INTERNATIONAL COALITION OBJECTS TO GOOGLE’S ‘PROJECT LOON’
Google Inc.’s plan to deliver global WiFi access through Project Loon—a network of balloons floating in the stratosphere designed to connect people in remote areas and fill gaps in coverage—has sparked controversy.
The Global Union Against Radiation Deployment from Space (GUARDS), an international coalition against global WiFi from space, has objected to Google’s plan.
GUARDS argued, in a recent filing to the Federal Communications Commission, that the proposed project violates several international treaties, including the UN Declaration of Human Rights, the UN Convention on the Rights of the Child and the UN Convention on the Rights of Persons with Disabilities.
Google applied for an experimental radio service license that would allegedly cover 88.6 to 99.6 percent of the land area of the continental U.S. with radiofrequency (RF) electromagnetic radiation.
Exposure to RF radiation—in the wavelengths that Google proposes to use in providing global WiFi—can cause serious biological effects that can lead to increased risks of cancer, GUARDS said Dec. 17 in its informal objection.
GUARDS added that countries are responsible for acting in the best interest of their children and should not force them to be exposed to this radiation.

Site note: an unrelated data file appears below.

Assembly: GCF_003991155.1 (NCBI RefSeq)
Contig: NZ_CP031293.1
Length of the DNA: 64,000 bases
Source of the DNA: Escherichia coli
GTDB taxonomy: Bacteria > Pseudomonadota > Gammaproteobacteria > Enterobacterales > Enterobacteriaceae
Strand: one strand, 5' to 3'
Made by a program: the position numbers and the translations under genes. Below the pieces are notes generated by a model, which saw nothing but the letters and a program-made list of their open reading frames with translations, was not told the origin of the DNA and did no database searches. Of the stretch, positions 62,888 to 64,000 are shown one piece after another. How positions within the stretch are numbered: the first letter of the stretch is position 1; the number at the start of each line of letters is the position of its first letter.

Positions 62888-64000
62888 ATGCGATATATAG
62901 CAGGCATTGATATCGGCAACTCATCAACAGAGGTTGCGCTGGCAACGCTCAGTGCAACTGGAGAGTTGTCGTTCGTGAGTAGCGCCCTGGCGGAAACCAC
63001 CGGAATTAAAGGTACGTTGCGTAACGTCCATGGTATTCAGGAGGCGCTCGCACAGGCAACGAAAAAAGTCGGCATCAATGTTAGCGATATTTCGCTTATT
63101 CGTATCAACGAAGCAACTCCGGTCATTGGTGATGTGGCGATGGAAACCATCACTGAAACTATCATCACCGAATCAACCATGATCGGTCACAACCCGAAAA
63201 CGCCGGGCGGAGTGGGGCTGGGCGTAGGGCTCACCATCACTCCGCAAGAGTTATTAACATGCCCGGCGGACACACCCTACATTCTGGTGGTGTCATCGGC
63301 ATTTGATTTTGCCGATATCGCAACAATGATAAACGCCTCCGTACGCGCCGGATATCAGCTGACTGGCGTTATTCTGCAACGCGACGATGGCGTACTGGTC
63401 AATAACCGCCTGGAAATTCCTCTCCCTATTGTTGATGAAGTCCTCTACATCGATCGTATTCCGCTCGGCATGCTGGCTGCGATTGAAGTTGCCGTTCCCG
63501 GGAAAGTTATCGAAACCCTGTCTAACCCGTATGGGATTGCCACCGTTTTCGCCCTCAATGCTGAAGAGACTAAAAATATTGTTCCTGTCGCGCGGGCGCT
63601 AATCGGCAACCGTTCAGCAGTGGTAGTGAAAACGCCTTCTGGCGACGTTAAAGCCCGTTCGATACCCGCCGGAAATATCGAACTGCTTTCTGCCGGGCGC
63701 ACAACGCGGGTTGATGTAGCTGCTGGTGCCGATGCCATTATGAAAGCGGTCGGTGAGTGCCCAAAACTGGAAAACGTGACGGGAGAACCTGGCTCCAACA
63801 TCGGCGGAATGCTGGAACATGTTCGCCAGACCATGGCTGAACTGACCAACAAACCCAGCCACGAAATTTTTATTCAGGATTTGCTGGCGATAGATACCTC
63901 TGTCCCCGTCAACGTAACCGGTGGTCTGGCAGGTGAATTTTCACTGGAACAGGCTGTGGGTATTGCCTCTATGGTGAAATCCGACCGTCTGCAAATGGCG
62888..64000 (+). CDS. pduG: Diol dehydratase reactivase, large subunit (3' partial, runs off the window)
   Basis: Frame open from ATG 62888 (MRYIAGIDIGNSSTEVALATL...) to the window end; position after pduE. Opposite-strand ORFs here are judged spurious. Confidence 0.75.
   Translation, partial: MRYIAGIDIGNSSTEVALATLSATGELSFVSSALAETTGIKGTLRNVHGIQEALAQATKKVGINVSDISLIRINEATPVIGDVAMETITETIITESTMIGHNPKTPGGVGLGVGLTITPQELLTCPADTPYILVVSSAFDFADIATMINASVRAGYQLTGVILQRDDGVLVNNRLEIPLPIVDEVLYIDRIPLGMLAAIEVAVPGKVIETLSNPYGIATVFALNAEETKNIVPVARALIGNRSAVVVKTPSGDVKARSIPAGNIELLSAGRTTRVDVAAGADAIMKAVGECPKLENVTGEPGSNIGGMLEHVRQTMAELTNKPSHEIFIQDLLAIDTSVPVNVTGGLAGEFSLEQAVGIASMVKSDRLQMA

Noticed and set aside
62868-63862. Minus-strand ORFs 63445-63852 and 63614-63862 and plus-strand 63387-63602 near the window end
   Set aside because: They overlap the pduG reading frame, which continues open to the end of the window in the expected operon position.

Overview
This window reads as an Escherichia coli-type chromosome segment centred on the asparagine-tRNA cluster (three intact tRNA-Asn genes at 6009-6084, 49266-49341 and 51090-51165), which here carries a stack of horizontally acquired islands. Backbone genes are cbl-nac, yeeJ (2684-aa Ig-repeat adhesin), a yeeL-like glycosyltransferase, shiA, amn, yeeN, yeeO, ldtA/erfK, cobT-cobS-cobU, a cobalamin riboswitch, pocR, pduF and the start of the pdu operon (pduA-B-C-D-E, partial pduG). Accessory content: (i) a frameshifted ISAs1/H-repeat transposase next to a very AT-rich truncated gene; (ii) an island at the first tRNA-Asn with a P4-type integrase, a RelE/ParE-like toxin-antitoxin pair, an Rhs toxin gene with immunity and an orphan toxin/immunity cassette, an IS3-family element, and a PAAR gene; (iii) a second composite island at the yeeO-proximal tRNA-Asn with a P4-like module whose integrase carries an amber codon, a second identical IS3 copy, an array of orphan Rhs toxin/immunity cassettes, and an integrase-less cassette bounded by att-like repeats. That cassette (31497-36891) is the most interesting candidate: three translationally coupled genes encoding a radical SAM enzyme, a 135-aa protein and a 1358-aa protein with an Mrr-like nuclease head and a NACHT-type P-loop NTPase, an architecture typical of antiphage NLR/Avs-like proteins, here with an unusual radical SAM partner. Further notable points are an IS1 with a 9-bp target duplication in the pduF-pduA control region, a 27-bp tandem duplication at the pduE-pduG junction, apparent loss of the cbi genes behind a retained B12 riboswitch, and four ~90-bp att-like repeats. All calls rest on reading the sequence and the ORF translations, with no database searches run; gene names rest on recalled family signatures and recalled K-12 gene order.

A number of countries, including Sweden and France, recognize electromagnetic hypersensitivity syndrome (EHS) as a disability triggered by exposure to electromagnetic fields. The World Health Organization (WHO) recognizes EHS as a condition whose symptoms (e.g., fatigue, difficulty in concentrating, dizziness, nausea) can be debilitating.
In the U.S., the parents of a 12-year-old child filed an amended complaint in a Massachusetts federal district court, claiming that a private school violated the Americans with Disabilities Act by failing to make changes to its allegedly high-density WiFi system to accommodate their son’s EHS “disability.”
People with EHS allegedly may not be able to escape the electromagnetic fields if WiFi is blanketing the earth. We’ll keep watch and let you know any updates on GUARD’s efforts to stop Project Loon.
-- Joel M. Moskowitz, Ph.D., Director
Center for Family and Community Health
School of Public Health
University of California, Berkeley
Electromagnetic Radiation Safety
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